CLAIREvoyant’s Women May Be Messy, But That’s the Whole Point

Bartholomew J. Nowak for Shaftesbury
Bartholomew J. Nowak for Shaftesbury

The power of representation on screen and in the media is huge and it is something CLAIREvoyant co-creators and stars Natasha Negovanlis (The Carmilla Movie, Freelancers Anonymous) and Annie Briggs (The Carmilla Movie, Luvvie) have experienced firsthand. Carmilla was a series known for positive queer representation and many of its central characters were women. By working on that project and then seeing and feeling its impact on audiences, Negovanlis and Briggs knew they wanted to continue to carry that forward with them when creating their new series.

CLAIREvoyant, which will continue to drop episodes on Wednesdays through May 30 on the YouTube channel KindaTV, is the story about best friends Claire (Negovanlis) and Ruby (Briggs) who pretend to be psychics online to make rent money. Things start to get really weird though when they discover that Claire has real abilities. Negovanlis and Briggs came up with the idea while working on Carmilla and wrote the 14 episode series with Jason Packer (Undercover High, Spun Out).

While the premise about “fake” online psychics may seem a bit out there, at its core CLAIREvoyant is a story about female friendship. “That was super important to both Nat and I,” Briggs told The TV Junkies. In fact, they based a lot of Ruby and Claire’s relationship on their own friendship and how they support one another. “Natasha as a human being, as a collaborator and co-worker, is truly one of the most supportive people of her female colleagues I have met in this industry. She really is a champion of other women around her,” Briggs explained.

Bartholomew J. Nowak for Shaftesbury
Bartholomew J. Nowak for Shaftesbury

Bringing a bit of themselves to the friendship on screen also ensured that it was as authentic as possible, and that means these women aren’t perfect. “We definitely wanted to show two women who are very different, but unconditionally support each other and really love each other for all of their quirks and flaws. Like any friendship or relationship, there are going to be disagreements,” said Negovanlis. However, she was quick to add that “the way they are able to handle problems together is quite touching.” That’s really what it’s all about for Negovanlis,  who said that the comedies and shows she’s interested in most “have a lot of heart.”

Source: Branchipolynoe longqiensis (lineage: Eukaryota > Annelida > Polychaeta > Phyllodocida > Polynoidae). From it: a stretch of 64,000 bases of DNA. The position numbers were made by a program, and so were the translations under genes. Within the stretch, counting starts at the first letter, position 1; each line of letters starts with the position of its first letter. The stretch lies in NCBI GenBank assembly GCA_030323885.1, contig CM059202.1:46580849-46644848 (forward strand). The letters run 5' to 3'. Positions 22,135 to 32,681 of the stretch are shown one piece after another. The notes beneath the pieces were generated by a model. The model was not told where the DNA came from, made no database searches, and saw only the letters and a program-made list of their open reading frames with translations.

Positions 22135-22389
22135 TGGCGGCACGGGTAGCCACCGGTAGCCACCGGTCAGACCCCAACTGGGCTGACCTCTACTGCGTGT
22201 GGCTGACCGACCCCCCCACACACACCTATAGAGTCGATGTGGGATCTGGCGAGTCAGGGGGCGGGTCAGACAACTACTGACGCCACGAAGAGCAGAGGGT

Heart and women being there for one another are pillars for CLAIREvoyant, especially as it keeps getting labelled as a feminist comedy. “We’re not trying to hit people over the head here,” said Negovanlis. She said what really makes the series feminist is that “these are real women, well written, detailed characters that have agency,” and that it’s just “two women making choices for themselves and living truthfully for themselves.” That carries over behind the scenes as well, as she pointed out that CLAIREvoyant also has “a lot of women behind the camera as well, from our line producer to our director [Simone Stock].”

Briggs added onto those thoughts saying that Ruby and Claire are “two people who are exacting their own agency over their lives and don’t live for the purpose of men, basically.” While she acknowledges that the comedy does “go at times in a bit absurdist root,” she says it was done on purpose. “There’s a lack of truly messy women represented in entertainment,” said Briggs. With CLAIREvoyant, she and Negovanlis maybe are “just being true goofs,” she said it’s because that’s who they are. “It’s not particularly polished or pretty and that was super important to me. That’s a big part of who I am, I’m not a polished woman.”

By writing and creating the show, the opportunity to do something different was certainly there too. “We could’ve been super indulgent where we made ourselves glamourous all the time,” Negovanlis explained. However, she said both she and Briggs wanted to “just be a gal. A regular old gal.” She added that with Claire, she “didn’t want to be super sexy and glamourous because that’s not the point.”

Through their work on Carmilla and behind the scenes here, Briggs and Negovanlis realized something else pretty major. “There’s really a responsibility in the images and stories you’re putting out to the world,” Briggs told us, especially for women. “If we keep regurgitating such a polished and absolutely unachievable image all the time, it can be detrimental overall to society, and certainly to young viewership,” she said.

That audience is exactly what the women had in mind when writing CLAIREvoyant. So including these unpolished women and aspects such as positive queer representation, Negovanlis said they were delivering “the type of show we’d want to watch.” After viewing the first several episodes, it’s pretty safe to say they aren’t going to be the only ones tuning in.


Have you watched CLAIREvoyant yet? Add your thoughts in the comments below!

CLAIREvoyant Season 1 episodes are now available on KindaTV.